In 1987, an American psychologist found voluntary eye movements reduced the intensity of negative thoughts. This is the basis of EMDR, or Eye Movement and Reprocessing Desensibilization, and if it sounds too oogie-boogie to be real, I assure you there are even oogier and boogier techniques in psychology that actually work.
[David]’s entry to the Hackaday Prize is a device that helps psychologists apply EMDR for the treatment of post-traumatic stress disorders. To do this, the psychologist asks the patient to describe a traumatic incident while the patient makes eye movement. According to the literature, this facilitates the connection between the cerebral hemispheres and decreases the emotional burden.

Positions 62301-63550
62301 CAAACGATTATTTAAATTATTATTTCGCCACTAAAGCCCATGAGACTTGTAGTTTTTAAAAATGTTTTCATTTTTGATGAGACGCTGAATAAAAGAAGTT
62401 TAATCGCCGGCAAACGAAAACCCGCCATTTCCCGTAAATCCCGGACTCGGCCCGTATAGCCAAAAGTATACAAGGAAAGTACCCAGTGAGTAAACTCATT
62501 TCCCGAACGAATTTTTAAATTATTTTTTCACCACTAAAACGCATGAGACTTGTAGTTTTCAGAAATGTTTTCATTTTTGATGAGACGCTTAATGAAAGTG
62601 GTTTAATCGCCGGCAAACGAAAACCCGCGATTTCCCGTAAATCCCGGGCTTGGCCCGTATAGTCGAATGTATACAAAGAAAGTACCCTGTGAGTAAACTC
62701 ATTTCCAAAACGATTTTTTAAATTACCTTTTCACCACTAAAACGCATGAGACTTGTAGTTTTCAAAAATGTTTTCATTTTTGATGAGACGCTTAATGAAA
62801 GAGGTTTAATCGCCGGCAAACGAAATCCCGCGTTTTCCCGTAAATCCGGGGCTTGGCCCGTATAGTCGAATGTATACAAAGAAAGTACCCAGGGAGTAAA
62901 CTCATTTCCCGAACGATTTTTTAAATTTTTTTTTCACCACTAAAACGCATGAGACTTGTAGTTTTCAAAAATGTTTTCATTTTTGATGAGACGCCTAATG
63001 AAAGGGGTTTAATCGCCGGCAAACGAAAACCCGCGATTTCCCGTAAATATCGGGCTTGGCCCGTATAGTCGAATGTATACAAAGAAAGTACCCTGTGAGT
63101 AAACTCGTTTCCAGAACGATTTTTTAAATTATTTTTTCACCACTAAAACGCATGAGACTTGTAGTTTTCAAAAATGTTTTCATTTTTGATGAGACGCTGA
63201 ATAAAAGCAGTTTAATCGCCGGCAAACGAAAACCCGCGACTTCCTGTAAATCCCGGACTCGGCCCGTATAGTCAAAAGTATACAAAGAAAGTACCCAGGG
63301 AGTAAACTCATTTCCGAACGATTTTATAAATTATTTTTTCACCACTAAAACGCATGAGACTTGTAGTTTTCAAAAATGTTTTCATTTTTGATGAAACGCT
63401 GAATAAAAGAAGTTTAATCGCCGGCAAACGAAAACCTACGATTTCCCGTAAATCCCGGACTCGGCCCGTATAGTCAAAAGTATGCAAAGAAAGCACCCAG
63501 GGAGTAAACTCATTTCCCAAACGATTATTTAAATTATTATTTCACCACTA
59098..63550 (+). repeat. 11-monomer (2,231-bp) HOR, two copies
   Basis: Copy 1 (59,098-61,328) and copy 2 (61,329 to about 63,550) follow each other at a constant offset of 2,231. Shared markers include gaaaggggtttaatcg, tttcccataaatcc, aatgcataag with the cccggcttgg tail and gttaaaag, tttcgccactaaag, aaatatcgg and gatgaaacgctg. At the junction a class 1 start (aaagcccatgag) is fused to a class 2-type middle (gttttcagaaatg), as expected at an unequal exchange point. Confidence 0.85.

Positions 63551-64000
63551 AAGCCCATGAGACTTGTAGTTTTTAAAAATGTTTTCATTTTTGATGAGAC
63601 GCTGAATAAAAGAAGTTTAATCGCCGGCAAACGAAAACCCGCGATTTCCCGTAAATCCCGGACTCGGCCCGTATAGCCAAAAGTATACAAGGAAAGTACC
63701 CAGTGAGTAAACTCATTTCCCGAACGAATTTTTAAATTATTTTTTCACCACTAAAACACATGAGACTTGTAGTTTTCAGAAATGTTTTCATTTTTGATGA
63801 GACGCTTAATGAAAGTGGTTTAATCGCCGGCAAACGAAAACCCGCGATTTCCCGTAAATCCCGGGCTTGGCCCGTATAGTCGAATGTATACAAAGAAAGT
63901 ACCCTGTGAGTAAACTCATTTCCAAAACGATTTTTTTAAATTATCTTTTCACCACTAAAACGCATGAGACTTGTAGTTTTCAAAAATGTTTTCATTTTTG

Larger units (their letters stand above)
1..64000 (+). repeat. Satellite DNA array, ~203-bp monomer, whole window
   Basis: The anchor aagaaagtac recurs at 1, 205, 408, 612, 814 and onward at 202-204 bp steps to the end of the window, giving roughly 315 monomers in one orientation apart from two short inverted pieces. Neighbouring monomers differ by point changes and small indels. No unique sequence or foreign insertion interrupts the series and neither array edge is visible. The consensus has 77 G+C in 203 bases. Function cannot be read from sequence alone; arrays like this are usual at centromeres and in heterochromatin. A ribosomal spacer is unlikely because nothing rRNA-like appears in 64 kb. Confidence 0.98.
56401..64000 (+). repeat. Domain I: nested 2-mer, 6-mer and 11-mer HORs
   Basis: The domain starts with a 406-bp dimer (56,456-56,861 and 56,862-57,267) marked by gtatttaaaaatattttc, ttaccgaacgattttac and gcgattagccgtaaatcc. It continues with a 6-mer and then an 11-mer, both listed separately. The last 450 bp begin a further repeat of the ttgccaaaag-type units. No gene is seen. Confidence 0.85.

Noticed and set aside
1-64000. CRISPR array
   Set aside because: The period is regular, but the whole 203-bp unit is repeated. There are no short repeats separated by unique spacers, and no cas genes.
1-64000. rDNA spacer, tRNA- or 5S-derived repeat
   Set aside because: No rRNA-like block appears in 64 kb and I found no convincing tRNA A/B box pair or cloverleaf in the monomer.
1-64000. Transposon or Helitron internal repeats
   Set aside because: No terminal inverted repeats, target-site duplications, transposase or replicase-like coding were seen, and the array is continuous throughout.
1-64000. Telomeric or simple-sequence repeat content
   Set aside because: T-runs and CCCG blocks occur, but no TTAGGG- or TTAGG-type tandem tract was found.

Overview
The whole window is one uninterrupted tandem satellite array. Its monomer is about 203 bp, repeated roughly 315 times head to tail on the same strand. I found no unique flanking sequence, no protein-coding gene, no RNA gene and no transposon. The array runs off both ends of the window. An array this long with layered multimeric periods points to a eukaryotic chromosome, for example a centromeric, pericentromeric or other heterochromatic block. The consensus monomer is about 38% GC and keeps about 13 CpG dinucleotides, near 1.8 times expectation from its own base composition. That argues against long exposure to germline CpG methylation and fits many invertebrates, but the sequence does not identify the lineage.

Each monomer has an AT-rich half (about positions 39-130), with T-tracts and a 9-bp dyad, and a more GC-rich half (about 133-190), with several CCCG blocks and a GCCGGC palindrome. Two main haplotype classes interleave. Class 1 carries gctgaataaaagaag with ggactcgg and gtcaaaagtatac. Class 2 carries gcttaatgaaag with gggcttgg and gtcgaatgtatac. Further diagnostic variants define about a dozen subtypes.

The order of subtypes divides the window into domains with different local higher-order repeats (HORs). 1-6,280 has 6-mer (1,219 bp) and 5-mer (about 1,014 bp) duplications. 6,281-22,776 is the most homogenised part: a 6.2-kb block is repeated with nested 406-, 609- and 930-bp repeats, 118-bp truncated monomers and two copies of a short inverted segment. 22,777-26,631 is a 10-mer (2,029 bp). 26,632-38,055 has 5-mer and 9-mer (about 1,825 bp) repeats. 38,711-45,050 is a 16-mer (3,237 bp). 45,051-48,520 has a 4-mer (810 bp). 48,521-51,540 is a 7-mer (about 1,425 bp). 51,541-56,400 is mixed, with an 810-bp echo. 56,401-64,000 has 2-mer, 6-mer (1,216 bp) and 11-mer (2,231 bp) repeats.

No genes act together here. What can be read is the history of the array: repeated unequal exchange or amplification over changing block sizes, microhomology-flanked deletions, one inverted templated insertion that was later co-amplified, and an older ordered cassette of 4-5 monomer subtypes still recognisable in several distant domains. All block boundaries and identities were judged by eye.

If simply moving your eyes back and forth while reliving your greatest horrors is enough, what’s with the hardware? [David]’s project is just a few LEDs that help enable eye movement. With a linear array of LEDs controlled by a shift register and a PIC microcontroller, this device is just enough to make a patient glance from left to right to left over and over again.
It’s a good project, made even better by the fact that [David]’s sister, a psychotherapist and EMDR practitioner, asked [David] to create an electronic device for this technique. [David]’s already produced a video on his device, and you can check that out below.